March 7, 1988 |
Standing on a promenade overlooking the Los Angeles skyline, Yukuo Takenaka surveyed the skyscrapers and pointed out some of the buildings owned by Japanese investors. Arco Tower. Chase Plaza. AT&T Tower. Manulife Plaza. "The Japanese don't own all of downtown," he said, grinning before he added, "Yet." Takenaka should know. As a partner in the accounting firm of Peat Marwick Main and head of its Japan Project, he has built an unrivaled roster of 1,200 Japanese clients in the United States.
August 7, 1988
The second annual Pacific Basin Development Conference in Maui, Hawaii, on Aug. 17-20 will be attended by 100 American real estate developers and leaders of Japanese real estate investment firms in the United States and Japan to explore potential joint ventures. Featured speakers will be Taizo Watanabe, envoy extraordinary and minister plenipotentiary, at the Japanese Embassy in Washington, and Jim Deane, prominent California home builder.
April 6, 1992 |
Anticipating that the U.S. government will eventually lift a ban on commercial activity with Vietnam, United Airlines is trying to lay the groundwork to establish flight service to that Southeast Asian nation. United Chairman Stephen M. Wolf met last week met with top aviation officials in Hanoi to convey his company's interest in establishing commercial service to Vietnam after a lifting of the U.S. government embargo on dealings with that country.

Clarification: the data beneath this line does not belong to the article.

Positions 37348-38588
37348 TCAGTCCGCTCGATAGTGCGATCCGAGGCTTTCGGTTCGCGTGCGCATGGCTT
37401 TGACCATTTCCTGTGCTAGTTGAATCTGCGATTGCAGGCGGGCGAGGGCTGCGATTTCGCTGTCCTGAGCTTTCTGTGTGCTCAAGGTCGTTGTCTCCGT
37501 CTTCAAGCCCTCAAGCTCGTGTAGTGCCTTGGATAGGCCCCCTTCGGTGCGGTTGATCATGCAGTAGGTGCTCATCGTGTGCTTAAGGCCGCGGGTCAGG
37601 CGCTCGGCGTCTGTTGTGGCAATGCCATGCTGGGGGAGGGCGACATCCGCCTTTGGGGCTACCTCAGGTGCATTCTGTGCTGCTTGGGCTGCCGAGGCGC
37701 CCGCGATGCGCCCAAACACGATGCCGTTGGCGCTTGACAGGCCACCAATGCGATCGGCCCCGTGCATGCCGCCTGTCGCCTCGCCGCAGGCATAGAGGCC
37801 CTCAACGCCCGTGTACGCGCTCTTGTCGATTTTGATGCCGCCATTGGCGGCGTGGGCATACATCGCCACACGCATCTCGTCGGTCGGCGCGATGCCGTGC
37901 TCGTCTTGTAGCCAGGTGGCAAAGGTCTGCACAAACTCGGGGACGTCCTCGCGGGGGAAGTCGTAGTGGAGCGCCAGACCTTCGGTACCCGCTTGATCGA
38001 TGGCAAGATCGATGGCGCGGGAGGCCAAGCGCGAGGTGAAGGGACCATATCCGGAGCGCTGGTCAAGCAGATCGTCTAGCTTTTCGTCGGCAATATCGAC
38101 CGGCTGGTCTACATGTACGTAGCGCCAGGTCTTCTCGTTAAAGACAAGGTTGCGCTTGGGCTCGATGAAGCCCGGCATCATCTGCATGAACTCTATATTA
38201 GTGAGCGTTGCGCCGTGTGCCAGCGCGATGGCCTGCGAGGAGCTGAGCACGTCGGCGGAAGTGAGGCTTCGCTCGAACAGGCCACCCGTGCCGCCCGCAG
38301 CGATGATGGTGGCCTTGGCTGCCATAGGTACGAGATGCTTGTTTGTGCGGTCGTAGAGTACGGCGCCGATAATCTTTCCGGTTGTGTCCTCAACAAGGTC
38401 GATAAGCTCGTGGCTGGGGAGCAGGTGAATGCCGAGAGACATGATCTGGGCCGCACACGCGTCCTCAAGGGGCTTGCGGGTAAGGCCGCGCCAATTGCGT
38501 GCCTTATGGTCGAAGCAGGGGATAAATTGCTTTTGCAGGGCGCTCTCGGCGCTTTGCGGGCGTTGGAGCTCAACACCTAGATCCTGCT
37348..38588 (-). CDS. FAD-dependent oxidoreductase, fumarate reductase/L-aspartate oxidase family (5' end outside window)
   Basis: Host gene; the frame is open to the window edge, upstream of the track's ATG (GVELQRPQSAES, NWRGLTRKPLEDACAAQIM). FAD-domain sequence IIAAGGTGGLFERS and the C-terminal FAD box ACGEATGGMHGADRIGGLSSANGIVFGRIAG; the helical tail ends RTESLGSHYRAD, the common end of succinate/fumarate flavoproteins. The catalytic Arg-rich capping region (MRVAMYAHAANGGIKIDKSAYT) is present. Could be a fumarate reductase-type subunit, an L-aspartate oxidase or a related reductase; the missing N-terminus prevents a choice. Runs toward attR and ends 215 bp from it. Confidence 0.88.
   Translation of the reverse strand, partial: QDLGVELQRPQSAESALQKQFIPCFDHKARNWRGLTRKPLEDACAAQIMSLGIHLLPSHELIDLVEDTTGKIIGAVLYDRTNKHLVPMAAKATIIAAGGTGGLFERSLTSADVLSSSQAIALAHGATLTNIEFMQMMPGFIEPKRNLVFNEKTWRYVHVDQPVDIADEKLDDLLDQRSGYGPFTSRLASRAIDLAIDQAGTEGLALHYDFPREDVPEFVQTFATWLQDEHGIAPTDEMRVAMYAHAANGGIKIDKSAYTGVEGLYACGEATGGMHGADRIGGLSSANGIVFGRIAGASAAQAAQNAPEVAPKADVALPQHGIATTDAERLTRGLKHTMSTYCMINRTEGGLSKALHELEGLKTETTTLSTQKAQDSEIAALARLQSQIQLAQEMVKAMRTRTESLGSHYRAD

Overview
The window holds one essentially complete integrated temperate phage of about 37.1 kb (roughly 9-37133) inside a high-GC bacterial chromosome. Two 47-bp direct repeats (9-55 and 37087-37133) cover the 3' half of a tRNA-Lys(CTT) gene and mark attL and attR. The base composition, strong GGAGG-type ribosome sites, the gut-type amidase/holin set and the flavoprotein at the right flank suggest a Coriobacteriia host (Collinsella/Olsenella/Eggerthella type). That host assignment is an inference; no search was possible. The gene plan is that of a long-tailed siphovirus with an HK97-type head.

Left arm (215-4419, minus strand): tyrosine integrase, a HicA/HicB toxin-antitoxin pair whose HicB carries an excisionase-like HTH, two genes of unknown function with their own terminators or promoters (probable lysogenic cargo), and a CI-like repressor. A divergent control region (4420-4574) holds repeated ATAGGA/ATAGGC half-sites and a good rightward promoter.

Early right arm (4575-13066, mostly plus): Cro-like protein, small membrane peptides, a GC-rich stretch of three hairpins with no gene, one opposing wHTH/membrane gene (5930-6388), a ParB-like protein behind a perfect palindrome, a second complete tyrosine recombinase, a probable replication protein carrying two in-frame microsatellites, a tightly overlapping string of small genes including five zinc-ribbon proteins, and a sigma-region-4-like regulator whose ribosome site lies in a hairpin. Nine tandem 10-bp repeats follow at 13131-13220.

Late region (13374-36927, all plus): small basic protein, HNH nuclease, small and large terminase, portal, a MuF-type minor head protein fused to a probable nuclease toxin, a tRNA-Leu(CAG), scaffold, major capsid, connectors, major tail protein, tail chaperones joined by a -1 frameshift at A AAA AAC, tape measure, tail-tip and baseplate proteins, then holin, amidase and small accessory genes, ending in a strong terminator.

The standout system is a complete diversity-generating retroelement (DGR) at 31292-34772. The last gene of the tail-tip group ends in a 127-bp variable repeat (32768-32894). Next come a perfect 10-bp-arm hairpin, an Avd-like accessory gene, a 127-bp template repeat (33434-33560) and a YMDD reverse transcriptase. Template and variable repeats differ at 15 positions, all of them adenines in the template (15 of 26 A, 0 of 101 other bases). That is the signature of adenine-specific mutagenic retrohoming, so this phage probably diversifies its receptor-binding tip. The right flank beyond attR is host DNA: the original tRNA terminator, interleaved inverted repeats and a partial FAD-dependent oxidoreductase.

November 5, 1989 |
Yukuo Takenaka's first brush with the differences between Japanese and American social customs came in a physical-education class in Salt Lake City when he was 15 years old. "We had a dancing class," he says, shaking his head. "That really shook me. You have to remember, in Japan in those days, we didn't even talk to girls and we certainly didn't hold hands. I had never danced in my life. In fact, I had never touched a woman's hand before. And in the United States, girls grow up very fast.
July 27, 1990 |
Japan's largest airline and two Japanese developers will build a $250-million hotel, condominium, office and retail complex that would be the largest single development in the Little Tokyo area of downtown Los Angeles, they announced Thursday. All Nippon Airways, through its real estate and hotel subsidiaries, and two Japanese developers agreed to build the 1.
April 6, 1992 |
After helping shape the skyline of Los Angeles, New York and other cities during a massive 1980s building spree, the president of one of the most powerful and successful Japanese-owned real estate development firms in the United States has resigned. Okitami Komada, who for the past five years was president and chief executive of Mitsui Fudosan U.S.A. Inc., a unit of Tokyo-based real estate concern Mitsui Fudosan Co., left Friday to form his own real estate consulting firm, Komada International.